In 2010, there were seven major drone mishaps, all but one involving Predators;
in 2009, there were 11. In other words, there have been 31 drone losses in
three years, none apparently shot down, all diving into the planet of their own
mechanical accord or thanks to human error.
Other publicized drone crashes, like a remotely-operated navy helicopter that
went down in Libya in June and an unmanned aerial vehicle whose camera was
reportedly taken by Afghan insurgents after a crash in August, as well as the
December 4 loss of the RQ-180 in Iran and an even more recent crash of a MQ-9
in the Seychelles, are not included in the air force's major accident
statistics for the year.
The United States currently runs its drone war from 60 or more bases scattered
across the globe. They range from sites in the American southwest with lines of
trailers where drone pilots "fly" such aircraft via computer to those far
closer to the battlefield where other pilots - seated before a similar set up,
including multiple computer monitors, keyboards, a joystick, a throttle, a
rollerball, a mouse, and various switches - launch and land the drones. On
other bases, aspiring drone pilots are trained on simulators and the planes
themselves are tested before being sent to distant battlefields. The May 5
Predator crash about a 400 meters short of a runway at Kandahar air field
drives home just how diffuse drone operations have become, with multiple units
and multiple bases playing a role in a single mission.
That Predator drone, for example, was an asset of the 3rd Special Operations
Squadron, which operates out of Cannon Air Force Base in New Mexico, and
ultimately is part of Air Force Special Operations Command, based at Hurlburt
Field in Florida.
When it crashed, it was being flown by an in-country pilot from the 62nd
Expeditionary Squadron at Kandahar Air Field, whose parent unit, the 18th
Reconnaissance Squadron, makes its home at Creech Air Force Base in Nevada,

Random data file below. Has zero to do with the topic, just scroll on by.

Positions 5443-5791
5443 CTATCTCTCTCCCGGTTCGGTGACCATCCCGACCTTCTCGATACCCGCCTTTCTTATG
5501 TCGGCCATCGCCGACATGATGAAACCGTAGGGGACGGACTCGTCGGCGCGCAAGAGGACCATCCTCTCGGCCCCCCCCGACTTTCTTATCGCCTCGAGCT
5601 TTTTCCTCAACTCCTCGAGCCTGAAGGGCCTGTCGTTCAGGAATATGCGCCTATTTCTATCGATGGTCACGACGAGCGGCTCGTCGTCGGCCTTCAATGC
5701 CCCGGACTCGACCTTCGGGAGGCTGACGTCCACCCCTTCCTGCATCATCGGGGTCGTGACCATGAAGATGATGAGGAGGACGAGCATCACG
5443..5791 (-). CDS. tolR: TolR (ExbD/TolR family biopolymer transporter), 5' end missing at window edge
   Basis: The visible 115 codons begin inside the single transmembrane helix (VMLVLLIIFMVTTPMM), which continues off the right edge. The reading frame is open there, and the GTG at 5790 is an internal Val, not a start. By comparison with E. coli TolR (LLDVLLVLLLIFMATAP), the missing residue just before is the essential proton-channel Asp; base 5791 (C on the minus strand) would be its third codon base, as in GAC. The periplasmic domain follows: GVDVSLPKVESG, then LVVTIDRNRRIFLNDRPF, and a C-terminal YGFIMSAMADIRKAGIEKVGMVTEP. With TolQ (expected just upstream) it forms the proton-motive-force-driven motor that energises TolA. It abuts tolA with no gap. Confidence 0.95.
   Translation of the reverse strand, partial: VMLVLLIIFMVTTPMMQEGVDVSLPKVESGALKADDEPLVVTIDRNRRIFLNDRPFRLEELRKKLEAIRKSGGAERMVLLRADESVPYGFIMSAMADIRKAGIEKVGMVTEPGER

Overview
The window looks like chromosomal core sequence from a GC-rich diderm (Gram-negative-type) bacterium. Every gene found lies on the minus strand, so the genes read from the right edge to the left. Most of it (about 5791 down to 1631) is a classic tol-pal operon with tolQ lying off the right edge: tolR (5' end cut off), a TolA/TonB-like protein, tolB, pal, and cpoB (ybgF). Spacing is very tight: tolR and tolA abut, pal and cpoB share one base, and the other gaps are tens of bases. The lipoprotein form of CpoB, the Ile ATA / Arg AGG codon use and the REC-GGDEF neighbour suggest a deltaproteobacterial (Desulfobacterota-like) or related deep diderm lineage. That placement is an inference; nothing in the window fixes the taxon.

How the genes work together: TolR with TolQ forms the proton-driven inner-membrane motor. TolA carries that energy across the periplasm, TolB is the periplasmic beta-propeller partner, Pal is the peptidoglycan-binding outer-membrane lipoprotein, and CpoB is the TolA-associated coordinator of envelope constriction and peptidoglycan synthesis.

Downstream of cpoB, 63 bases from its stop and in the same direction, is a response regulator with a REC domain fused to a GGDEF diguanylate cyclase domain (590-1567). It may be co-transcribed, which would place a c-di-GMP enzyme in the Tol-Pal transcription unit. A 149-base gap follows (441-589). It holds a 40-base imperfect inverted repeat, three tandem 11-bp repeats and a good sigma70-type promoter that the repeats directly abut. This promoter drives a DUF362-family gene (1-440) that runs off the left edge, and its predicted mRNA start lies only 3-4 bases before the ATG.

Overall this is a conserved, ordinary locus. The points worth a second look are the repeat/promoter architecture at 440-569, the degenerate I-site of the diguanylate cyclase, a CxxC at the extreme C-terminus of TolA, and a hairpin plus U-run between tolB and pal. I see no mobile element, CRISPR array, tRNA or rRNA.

ground zero for the military's drone operations. The crewman operating the
sensors on the drone, on the other hand, was a member of the Texas Air National
Guard based at Ellington Field in Texas.
The final leg of the doomed mission - in support of elite special operations
forces - was being carried out by a pilot who had been operating Predators for
about 10 months and had flown drones for approximately 51 hours over the
previous 90 days. With less than 400 total hours under his belt, he was
considered "inexperienced" by air force standards and, during his drone launch
and recovery training, had failed two simulator sessions and one flying
He had, however, excelled academically, passed his evaluations, and was
considered a qualified MQ-1 pilot, cleared to fly without supervision.
His sensor operator had been qualified by the air force for the better part of
two years, with average or above average ratings in performance evaluations.
Having "flown" a total of 677 hours - close to 50 of them in the 90 days before
the crash - he was considered "experienced."
The fact that the duo were controlling a special operations drone highlights
the increasingly strong and symbiotic relationship between America's two
recently ascendant forms of warfare: raids by small teams of elite forces and
attacks by remote-controlled robots.
The life and death of American drones
During the post-crash investigation, it was determined that the ground crew in
Afghanistan had been regularly using an unauthorized method of draining engine
coolant, though it was unclear whether this contributed to the crash.
Investigation documents further indicate that the drone's engine had 851 hours
of flight time and so was nearing the end of the line. (The operational
lifespan of a Predator drone engine is reportedly around 1,080 hours.)
Following the crash, the engine was shipped to a California test facility,
where technicians from General Atomics, the maker of the Predator, carried out
a forensic investigation. Significant overheating had, it was discovered,
warped and deformed the machinery.
Eventually, the air force ruled that a cooling system malfunction had led to
engine failure. An accident investigator also concluded that the pilot had not
executed proper procedures after the engine failure, causing the craft to crash